Here’s a warning: Don’t get your hopes up for NBC’s newest drama, “Awake.” It’s not that it’s a bad show, because it is certainly far from it. But the 10 p.m. Thursday time-slot has its reputation for maiming recent shows such as “Prime Suspect” and “The Firm.” So for the time being, I’m not going to allow myself to become too attached to this series until further notice.
That being said, “Awake” is a unique collaboration between a procedural cop show and a psychological drama. I was thoroughly impressed by how balanced the pilot episode was, but am slightly concerned how balanced it will remain as the season progresses. The show is about a Los Angeles cop, Michael Britten (Jason Isaacs), who gets into a car accident with his family, which consists of a wife and a 15-year-old son. The problem is Michael doesn’t know who survived the accident.
In one reality, Michael is still grieving the lost of his son with his wife, Hannah (Laura Allen). But after he goes to sleep, he wakes up in his other reality: the one where his son, Rex (Dylan Minnette), is alive and Hannah is diseased. Each reality is slightly different but from the pilot you can speculate that they’re most definitely going to overlap. Michael has different partners and is seeing a different shrink in each reality, but both are concerned for the well-being of Michael’s “dreams.”
How does Michael keep track of which reality he’s living in? Simple. He wears a red rubber band on his wrist when Hannah is alive and a green rubber band when Rex is alive. This gimmick pays off when Michael becomes utterly distraught when he wakes up without any rubber band on his wrist.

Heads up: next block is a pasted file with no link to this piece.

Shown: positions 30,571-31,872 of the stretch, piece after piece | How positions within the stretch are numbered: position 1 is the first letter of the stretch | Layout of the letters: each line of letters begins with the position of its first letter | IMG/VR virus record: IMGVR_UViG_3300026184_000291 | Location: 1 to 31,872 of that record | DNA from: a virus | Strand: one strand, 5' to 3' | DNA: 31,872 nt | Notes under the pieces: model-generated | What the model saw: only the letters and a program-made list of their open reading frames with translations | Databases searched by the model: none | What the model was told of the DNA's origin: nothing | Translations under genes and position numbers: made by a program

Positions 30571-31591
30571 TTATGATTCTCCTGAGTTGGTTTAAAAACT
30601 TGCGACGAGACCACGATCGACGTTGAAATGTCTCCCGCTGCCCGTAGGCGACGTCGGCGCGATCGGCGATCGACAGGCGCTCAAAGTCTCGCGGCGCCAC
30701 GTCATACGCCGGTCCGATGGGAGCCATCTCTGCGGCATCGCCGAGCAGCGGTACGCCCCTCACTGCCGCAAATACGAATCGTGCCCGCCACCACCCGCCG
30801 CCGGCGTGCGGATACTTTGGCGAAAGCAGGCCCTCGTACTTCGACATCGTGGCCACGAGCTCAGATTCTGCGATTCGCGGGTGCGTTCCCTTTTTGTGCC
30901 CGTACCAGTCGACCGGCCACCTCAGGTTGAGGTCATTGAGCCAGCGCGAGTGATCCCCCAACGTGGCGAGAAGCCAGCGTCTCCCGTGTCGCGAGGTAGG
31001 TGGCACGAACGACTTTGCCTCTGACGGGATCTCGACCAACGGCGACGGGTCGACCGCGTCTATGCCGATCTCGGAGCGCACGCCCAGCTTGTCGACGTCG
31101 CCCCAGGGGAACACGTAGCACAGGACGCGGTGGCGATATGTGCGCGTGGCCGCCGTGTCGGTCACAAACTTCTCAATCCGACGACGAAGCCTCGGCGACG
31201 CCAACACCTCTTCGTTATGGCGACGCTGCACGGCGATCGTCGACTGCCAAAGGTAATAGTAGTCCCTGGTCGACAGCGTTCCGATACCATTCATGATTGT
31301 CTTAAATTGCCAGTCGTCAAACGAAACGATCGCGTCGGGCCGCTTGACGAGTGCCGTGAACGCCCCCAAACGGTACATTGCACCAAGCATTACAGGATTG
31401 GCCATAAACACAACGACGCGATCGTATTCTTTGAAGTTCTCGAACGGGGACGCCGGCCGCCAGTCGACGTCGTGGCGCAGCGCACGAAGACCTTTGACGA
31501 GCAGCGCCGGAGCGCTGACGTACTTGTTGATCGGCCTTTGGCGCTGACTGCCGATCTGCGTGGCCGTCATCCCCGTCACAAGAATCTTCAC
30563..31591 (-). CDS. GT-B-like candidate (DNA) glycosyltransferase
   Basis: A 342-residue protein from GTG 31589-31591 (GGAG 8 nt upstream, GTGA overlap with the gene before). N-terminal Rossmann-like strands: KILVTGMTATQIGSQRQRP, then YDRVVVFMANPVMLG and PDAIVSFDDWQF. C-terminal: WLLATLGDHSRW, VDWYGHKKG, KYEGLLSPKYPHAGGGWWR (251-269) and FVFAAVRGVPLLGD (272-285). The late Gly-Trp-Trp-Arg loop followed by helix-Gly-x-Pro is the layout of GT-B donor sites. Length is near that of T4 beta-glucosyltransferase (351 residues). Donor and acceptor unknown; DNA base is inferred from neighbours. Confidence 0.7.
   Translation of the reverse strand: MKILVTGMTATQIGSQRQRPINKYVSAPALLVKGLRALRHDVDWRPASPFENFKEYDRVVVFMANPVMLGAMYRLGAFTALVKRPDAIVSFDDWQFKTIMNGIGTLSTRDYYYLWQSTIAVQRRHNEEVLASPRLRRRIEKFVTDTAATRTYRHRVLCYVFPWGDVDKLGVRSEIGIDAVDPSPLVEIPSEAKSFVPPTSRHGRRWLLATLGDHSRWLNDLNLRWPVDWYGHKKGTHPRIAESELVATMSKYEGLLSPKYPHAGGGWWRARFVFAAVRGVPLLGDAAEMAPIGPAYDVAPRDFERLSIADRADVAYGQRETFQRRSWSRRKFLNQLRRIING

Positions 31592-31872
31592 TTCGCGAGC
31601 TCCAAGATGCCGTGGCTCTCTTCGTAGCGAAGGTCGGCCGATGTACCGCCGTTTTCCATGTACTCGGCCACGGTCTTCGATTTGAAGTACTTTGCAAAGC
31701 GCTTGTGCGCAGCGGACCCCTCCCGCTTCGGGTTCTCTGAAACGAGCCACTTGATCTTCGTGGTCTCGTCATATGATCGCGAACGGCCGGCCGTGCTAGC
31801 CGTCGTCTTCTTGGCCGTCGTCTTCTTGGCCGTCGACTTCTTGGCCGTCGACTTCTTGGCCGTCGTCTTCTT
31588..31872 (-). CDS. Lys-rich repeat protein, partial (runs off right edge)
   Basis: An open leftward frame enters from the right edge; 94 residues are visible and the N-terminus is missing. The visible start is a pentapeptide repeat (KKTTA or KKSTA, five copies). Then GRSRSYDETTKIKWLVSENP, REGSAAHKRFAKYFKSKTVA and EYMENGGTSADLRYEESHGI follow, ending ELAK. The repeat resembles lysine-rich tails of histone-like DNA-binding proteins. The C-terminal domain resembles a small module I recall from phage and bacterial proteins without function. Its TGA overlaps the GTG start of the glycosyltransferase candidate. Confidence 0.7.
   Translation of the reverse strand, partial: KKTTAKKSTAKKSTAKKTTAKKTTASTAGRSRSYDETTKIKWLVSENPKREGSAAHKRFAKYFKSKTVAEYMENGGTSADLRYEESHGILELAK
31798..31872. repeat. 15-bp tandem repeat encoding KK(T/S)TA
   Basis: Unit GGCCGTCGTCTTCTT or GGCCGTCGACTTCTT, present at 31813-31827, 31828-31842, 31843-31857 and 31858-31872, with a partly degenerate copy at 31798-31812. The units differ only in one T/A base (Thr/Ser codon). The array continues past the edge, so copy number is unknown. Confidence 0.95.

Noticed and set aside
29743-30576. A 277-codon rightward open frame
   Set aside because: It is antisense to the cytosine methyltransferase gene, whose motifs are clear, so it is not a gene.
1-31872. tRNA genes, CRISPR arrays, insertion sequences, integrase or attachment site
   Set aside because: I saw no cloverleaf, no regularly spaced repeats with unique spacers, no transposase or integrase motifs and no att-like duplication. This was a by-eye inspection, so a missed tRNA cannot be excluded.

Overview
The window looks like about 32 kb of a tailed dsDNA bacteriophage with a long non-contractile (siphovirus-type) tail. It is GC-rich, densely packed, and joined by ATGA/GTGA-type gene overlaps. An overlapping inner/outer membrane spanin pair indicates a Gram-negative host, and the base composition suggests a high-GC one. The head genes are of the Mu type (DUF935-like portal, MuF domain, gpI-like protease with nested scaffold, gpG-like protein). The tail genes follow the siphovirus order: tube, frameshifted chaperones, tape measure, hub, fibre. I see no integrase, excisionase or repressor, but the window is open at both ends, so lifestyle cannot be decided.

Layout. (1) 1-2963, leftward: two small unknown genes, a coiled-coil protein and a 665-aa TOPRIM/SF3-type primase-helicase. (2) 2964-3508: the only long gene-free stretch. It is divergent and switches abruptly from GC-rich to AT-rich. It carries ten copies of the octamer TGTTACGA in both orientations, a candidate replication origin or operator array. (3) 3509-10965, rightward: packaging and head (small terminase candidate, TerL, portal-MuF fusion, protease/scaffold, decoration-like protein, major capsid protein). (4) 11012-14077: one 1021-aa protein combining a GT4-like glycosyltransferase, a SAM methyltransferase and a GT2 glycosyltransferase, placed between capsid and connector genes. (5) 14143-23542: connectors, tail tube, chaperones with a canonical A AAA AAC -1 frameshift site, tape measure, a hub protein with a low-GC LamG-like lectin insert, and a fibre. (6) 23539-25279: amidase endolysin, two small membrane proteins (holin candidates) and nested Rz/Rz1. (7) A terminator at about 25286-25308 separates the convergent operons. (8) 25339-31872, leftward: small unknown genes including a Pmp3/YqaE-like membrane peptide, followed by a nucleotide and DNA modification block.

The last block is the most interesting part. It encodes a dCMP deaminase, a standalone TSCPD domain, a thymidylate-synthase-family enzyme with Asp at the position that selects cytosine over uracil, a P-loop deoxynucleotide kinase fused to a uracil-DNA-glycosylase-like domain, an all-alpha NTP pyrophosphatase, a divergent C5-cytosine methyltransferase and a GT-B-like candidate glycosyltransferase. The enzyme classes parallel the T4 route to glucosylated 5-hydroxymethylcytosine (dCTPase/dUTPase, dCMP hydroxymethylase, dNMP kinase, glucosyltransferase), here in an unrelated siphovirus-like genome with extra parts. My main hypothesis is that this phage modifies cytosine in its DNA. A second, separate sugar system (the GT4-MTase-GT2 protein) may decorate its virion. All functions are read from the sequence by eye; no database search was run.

Awake is also a cop show, but the catch here is that Michael is working on two cases an episode. This seems like it’s a lot of work for the writers and if every double-case is going to be linked, it’s hard to imagine some areas of the procedure to feel forced, but everything worked in the pilot.
What the show does exceptionally well is providing an insight to the emotional and psychological despair of a man mourning the death of a loved one. At the moment, Michael is content living two lives because he isn’t willing to accept that one of them is actually dead. Which life is real and which is a dream? That’s the gimmick the show wants you to become hooked onto. For me, I’m looking forward to the drama that might set in when Michael realizes that having both in separate lives isn’t a compromise that he wants. But right now, there are plenty of directions this show can web off to and I’m on board to find out exactly where it goes.